Practical example
In this example, the transition state for the ammonia flipping is computed. All calculations discussed here were performed using the PBE functional, Brillouin zone sampling was restricted to the gamma point. This practical example can be completed in a few seconds on a standard desktop PC. The starting structure for the IDM simulation should be a reasonable guess for the transition state. A POSCAR file with the initial guess for the ammonia flipping looks like this:
ammonia flipping 1. 6. 0. 0. 0. 7. 0. 0. 0. 8. H N 3 1 cart -0.872954 0.000000 -0.504000 0.000000 0.000000 1.008000 0.872954 0.000000 -0.504000 0.000000 0.000000 0.000000
As an input for the dimer method, the direction of the unstable mode (dimer axis) is needed. This can be obtained by performing vibrational analysis. The INCAR file should contain the following lines:
NSW = 1 Prec = Normal IBRION = 5 ! perform vibrational analysis NFREE = 2 ! select central differences algorithm POTIM = 0.02 ! step for the numerical differenciation NWRITE = 3 ! write down eigenvectors of dynamical matrix after division by SQRT(mass)
After completing the vibrational analysis, we look up the hardest imaginary mode (Eigenvectors after division by SQRT(mass)!) in the OUTCAR file:
12 f/i= 23.224372 THz 145.923033 2PiTHz 774.681641 cm-1 96.048317 meV X Y Z dx dy dz 5.127046 0.000000 7.496000 0.000001 0.522103 -0.000009 0.000000 0.000000 1.008000 -0.000006 0.530068 0.000000 0.872954 0.000000 7.496000 -0.000005 0.522067 -0.000007 0.000000 0.000000 0.000000 0.000001 -0.111442 0.000001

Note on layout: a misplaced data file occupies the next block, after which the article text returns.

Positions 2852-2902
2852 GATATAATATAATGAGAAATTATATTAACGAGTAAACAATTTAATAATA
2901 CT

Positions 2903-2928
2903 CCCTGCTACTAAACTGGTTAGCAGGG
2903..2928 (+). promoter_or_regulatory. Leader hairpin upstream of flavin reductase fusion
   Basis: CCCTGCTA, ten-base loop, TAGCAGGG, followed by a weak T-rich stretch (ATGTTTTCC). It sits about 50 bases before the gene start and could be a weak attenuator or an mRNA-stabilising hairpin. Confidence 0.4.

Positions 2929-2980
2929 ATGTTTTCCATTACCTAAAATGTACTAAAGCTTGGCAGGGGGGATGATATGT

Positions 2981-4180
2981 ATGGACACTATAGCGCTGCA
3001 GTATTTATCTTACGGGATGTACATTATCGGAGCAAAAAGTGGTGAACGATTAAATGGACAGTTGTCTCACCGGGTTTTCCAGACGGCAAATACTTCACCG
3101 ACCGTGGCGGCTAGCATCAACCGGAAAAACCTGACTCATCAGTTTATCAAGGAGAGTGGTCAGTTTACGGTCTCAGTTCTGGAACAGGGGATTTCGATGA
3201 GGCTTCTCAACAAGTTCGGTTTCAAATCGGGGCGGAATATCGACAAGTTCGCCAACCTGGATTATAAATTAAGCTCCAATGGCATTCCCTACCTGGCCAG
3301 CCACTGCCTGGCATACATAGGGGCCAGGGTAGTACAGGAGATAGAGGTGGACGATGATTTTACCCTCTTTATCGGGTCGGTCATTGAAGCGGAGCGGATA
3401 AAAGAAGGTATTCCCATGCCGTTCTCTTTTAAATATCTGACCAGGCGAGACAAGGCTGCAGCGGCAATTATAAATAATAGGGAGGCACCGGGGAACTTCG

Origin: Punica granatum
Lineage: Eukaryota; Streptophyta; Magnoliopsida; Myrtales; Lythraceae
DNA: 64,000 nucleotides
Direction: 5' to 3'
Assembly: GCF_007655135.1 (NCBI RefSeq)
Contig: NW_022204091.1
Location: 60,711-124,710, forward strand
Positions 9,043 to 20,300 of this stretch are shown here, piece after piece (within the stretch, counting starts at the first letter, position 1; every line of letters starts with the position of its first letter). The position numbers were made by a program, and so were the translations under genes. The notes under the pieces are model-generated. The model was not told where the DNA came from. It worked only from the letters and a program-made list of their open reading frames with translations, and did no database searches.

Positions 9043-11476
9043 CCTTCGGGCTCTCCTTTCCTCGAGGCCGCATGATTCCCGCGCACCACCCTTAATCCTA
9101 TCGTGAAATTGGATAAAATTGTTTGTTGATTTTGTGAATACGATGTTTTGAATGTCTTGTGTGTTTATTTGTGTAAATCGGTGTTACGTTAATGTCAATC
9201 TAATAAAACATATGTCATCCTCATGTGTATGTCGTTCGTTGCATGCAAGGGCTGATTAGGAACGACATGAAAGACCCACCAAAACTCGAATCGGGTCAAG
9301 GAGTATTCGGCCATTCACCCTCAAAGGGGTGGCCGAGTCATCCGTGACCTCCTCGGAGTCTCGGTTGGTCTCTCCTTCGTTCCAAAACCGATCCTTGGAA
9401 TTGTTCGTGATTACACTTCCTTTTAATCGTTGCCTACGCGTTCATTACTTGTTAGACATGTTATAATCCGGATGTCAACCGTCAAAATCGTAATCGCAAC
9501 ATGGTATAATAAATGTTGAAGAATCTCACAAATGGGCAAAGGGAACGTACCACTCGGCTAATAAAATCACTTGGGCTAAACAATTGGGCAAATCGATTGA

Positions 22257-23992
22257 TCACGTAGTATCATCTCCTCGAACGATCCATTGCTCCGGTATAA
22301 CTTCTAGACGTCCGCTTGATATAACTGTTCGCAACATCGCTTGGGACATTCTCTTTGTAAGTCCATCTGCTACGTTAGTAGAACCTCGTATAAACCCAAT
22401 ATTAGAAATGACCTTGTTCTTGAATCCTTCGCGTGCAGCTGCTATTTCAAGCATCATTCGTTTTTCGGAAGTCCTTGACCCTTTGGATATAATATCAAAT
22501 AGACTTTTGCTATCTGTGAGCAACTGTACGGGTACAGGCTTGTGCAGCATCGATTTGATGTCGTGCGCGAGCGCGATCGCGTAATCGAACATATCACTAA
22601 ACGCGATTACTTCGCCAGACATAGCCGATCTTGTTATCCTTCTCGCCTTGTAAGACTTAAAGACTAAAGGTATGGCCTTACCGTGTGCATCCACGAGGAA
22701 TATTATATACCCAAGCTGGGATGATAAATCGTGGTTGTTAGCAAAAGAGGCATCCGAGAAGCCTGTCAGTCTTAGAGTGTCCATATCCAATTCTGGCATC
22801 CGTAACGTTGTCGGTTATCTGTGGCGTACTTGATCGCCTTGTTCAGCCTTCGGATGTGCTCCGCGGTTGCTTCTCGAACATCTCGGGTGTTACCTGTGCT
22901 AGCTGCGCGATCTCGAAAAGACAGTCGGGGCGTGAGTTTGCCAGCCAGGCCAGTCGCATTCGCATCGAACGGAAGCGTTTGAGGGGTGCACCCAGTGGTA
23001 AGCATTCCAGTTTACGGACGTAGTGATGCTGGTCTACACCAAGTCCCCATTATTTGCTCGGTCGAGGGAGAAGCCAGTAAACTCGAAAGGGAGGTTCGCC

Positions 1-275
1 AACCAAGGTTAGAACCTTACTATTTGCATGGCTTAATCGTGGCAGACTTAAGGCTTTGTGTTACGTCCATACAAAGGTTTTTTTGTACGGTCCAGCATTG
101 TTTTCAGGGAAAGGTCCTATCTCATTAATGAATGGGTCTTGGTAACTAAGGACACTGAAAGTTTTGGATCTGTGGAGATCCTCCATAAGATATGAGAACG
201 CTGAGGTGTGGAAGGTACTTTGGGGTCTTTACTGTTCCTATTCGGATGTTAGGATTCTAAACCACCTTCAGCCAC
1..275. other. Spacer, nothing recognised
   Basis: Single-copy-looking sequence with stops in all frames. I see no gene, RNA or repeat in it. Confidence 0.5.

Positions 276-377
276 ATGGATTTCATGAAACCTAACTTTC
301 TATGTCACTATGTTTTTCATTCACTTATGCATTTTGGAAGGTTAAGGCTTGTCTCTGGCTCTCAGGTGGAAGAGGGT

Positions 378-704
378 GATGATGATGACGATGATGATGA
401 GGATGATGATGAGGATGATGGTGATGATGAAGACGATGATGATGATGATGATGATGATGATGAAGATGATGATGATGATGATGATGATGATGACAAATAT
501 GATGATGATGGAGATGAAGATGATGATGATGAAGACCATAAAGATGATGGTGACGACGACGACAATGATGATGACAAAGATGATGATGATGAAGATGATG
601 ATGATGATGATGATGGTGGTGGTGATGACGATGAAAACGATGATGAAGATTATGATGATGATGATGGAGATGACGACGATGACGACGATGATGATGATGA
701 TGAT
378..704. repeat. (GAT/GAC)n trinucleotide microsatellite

and use the last three columns to define the dimer axis in the POSCAR file:
ammonia flipping 1. 6. 0. 0. 0. 7. 0. 0. 0. 8. H N 3 1 cart -0.872954 0.000000 -0.504000 ! coordinates for atom 1 0.000000 0.000000 1.008000 0.872954 0.000000 -0.504000 0.000000 0.000000 0.000000 ! coordinates for atom N ! here we define trial unstable direction: 0.000001 0.522103 -0.000009 ! components for atom 1 -0.000006 0.530068 0.000000 -0.000005 0.522067 -0.000007 0.000001 -0.111442 0.000001 ! components for atom N
In order to perform IDM calculation, the INCAR file should contain the following lines:
NSW = 100 Prec=Normal IBRION=44 ! use the dimer method as optimization engine EDIFFG=-0.03
With this setting, the algorithm converges in just a few relaxation steps. Further vibrational analysis can be performed to prove that the relaxed structure is indeed a first-order saddle point (one imaginary frequency).
Related tags and articles
FINDIFF, DIMER_DIST, MINROT, STEP_SIZE, STEP_MAX
References
- ↑ G. Henkelman and H. Jónsson, A dimer method for finding saddle points on high dimensional potential surfaces using only first derivatives, J. Chem. Phys. 111, 7010–7022 (1999).
- ↑ A. Heyden, A. T. Bell, and F. J. Keil, Efficient methods for finding transition states in chemical reactions: Comparison of improved dimer method and partitioned rational function optimization method, J. Chem. Phys. 123, 224101 (2005).